“I’m awfully sorry,” he said, “if I’ve done wrong. The beastly thing was ringing, and I was just going to answer it as though I were a servant–say I’d fetch you and that sort of thing.”

She looked at him fixedly, and her face relaxed. She smiled–he seemed so like a frightened boy.

“Close the door,” she directed. “I was an idiot.”

He obeyed promptly. It was quite impossible to avoid overhearing her conversation. After the first sentence she spoke in French, but although his accomplishments were few indeed. French had always been one of the necessities of his existence.

“Ah, yes!... At Dover, then.... Yes, I understand. You are at Dover.... No, you must not come! It is impossible.... To-night? Dear friend, how could I?”

She was silent for a moment.

“But, dear,” she said, “this is not Paris. Whom could I ask? Whom, indeed, could I trust to perform such a service? There is no one–”

She broke off in the middle of her sentence. Her eyes were fixed upon the young man, who was vainly endeavouring to appear unconscious. She looked at him fixedly, her lips parted, her eyes bright. Compared with the men whom she had in her mind, he represented the typical nincompoop. Perhaps, after all, heaven had been kind to her!

“Supposing I can,” she went on, “supposing it were possible–how could you reach Paris?... Yes?... Ah!”

She nodded several times. Once more she looked at Knox as though fascinated by something in his expression.

“Very well,” she said at last, “I will do my best.... Yes, I understand. Not the Lord Warden; the George the Third, High Street.... Very well. If it can be done, it shall be.”

She replaced the receiver. Then she turned to Knox. “Do you understand French?” she asked.

He sighed. “Jolly little,” he replied. “Queer thing, I never seemed to be any good at languages at school, and they’re no use afterwards, nowadays. One never speaks anything but English abroad.”

She laughed softly. Then she stood, for a moment, listening. She moved across the room and held open the door. From the other side of the hall came the sound of a piano.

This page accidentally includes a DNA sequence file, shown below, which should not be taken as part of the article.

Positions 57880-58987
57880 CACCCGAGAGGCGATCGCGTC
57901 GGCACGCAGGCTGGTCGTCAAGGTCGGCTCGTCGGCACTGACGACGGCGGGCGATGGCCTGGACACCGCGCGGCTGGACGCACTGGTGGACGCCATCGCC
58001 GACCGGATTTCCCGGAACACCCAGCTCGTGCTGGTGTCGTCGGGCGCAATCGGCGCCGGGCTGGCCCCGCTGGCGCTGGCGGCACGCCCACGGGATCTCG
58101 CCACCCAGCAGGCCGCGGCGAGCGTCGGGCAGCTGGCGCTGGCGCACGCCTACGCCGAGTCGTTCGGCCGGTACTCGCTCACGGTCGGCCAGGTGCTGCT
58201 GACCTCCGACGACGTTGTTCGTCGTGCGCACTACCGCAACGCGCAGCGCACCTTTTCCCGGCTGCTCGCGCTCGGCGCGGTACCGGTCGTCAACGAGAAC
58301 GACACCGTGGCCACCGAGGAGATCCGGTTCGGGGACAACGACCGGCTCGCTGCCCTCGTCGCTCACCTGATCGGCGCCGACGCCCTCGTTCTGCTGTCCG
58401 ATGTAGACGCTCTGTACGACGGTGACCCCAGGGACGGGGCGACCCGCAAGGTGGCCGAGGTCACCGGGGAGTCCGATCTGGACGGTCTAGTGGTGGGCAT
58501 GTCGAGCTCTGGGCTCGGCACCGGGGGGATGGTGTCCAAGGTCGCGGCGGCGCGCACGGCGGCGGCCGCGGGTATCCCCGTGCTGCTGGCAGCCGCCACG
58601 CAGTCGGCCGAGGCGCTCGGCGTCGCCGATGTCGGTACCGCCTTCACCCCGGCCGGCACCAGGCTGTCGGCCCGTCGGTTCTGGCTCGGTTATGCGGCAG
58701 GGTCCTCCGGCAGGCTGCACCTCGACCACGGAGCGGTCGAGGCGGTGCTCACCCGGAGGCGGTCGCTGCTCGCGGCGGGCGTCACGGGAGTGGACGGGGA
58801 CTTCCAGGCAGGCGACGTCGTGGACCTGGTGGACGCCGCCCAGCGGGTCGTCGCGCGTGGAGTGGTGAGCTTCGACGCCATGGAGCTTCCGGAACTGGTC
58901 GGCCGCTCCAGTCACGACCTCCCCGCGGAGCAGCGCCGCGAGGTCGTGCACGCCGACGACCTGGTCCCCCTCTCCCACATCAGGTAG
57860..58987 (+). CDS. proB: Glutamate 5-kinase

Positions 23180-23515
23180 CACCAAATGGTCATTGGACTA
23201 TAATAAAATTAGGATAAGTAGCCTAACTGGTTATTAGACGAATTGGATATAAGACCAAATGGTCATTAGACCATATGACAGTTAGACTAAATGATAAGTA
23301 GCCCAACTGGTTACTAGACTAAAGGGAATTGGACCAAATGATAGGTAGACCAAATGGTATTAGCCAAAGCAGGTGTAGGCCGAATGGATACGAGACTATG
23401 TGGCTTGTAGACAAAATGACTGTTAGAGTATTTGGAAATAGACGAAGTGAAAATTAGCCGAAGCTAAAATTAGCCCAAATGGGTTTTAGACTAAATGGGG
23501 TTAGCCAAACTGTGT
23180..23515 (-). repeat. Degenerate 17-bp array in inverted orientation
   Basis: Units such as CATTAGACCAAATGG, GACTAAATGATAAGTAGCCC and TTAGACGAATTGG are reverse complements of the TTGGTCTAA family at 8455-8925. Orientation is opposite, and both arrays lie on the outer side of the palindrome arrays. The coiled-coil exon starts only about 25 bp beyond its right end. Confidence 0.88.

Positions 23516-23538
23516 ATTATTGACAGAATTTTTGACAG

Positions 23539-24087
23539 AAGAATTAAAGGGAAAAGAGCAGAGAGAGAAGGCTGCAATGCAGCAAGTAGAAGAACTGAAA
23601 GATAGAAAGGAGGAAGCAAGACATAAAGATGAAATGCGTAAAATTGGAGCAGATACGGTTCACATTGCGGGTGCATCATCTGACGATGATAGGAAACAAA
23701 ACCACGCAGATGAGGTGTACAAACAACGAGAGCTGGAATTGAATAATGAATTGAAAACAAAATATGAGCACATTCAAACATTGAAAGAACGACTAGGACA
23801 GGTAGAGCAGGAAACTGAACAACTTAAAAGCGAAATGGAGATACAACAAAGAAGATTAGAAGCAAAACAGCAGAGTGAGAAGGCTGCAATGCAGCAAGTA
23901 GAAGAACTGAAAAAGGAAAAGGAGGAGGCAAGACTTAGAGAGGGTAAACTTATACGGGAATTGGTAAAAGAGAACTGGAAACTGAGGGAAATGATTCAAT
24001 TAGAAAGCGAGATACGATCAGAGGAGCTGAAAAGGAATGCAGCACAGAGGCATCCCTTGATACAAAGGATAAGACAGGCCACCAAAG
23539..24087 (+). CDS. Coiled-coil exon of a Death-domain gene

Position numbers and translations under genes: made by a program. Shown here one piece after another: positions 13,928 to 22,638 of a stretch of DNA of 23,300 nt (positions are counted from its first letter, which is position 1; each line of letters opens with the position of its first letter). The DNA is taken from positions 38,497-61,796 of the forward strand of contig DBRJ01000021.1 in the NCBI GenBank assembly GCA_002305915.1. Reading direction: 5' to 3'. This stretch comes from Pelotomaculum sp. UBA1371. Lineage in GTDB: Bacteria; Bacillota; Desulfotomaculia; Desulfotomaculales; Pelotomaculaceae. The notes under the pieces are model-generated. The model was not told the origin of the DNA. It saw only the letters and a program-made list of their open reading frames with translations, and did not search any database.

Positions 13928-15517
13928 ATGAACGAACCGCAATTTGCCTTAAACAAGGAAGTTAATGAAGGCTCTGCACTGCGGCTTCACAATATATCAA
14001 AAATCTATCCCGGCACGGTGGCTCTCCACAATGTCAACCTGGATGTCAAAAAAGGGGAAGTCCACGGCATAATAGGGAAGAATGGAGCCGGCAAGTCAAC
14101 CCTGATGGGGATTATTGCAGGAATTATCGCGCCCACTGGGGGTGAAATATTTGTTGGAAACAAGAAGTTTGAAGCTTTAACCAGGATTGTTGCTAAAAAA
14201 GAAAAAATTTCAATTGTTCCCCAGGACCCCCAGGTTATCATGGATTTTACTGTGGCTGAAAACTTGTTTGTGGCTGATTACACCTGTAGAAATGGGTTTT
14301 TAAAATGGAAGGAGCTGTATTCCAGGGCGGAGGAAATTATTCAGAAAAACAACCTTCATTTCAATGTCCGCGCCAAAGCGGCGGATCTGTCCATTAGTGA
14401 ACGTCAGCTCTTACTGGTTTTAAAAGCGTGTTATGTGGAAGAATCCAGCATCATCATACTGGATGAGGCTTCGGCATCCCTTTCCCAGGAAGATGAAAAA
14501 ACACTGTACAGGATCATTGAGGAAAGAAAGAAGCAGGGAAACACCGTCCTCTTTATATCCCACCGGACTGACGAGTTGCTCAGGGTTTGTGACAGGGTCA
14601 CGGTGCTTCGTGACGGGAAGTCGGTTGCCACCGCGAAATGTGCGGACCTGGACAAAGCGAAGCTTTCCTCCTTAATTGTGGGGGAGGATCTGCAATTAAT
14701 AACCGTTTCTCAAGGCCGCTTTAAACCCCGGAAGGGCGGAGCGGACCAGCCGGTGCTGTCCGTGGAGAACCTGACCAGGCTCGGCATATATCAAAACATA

“I have sent them into the music-room,” she whispered. “Mr. Knox, I am going to ask you a great thing. Dare I, I wonder? She looked at him strangely. Knox was conscious that her demeanor toward him had changed. She was leaning a little forward. It was the alluring Vera Custeneiff, première danseuse in the great ballet, who smiled upon him. He played swiftly up to her altered attitude.

“Dear lady,” he declared, “there isn’t anything–upon my word, there isn’t anything in the world I wouldn’t do for you. I have admired you since the first moment–”

“Yes, yes!” she interrupted. “But listen. Are you just one of these empty-headed young men who admire a woman because she has gifts; because, perhaps, she is beautiful; because she is, in her way, a personage? Or have you more character? Would you do something? Would you really do something–not easy, not pleasant–for my sake?”

“Try me,” he begged.

Once more she held open the door, for a moment, and listened. The music was still audible. “I have a friend at Dover,” she continued quickly, “a friend who, not for criminal but for political reasons, is in hiding. There is a package I want to send to him. I want him to get it to-night–or rather during the night–before morning. I want a messenger.”

“I’m your man,” he declared.

“But are you strong enough? I want some one to go quite independently, some one to go alone.”

“If my car’s all right,” he assured her, “I’ll do it.”

She held out her hands. “You mean it?”

“Upon my honour,” he promised. “When shall I start?”

“Not yet,” she whispered. “It isn’t ready yet. You must stay here and rest–not in this room. Hush!”

Once more she held open the door. The piano was silent. They could hear distinctly the voices of two men talking.

“Perhaps you had better stay here,” she decided, a little reluctantly. “There are all sorts of things to drink on the table, and cigarettes. Before you start, I will give you some dinner.”

“Couldn’t be getting along now, could I?” he suggested.

“Impossible!” she declared. “The packet isn’t ready. I want you to stay here. If you don’t mind, I want to lock the door.”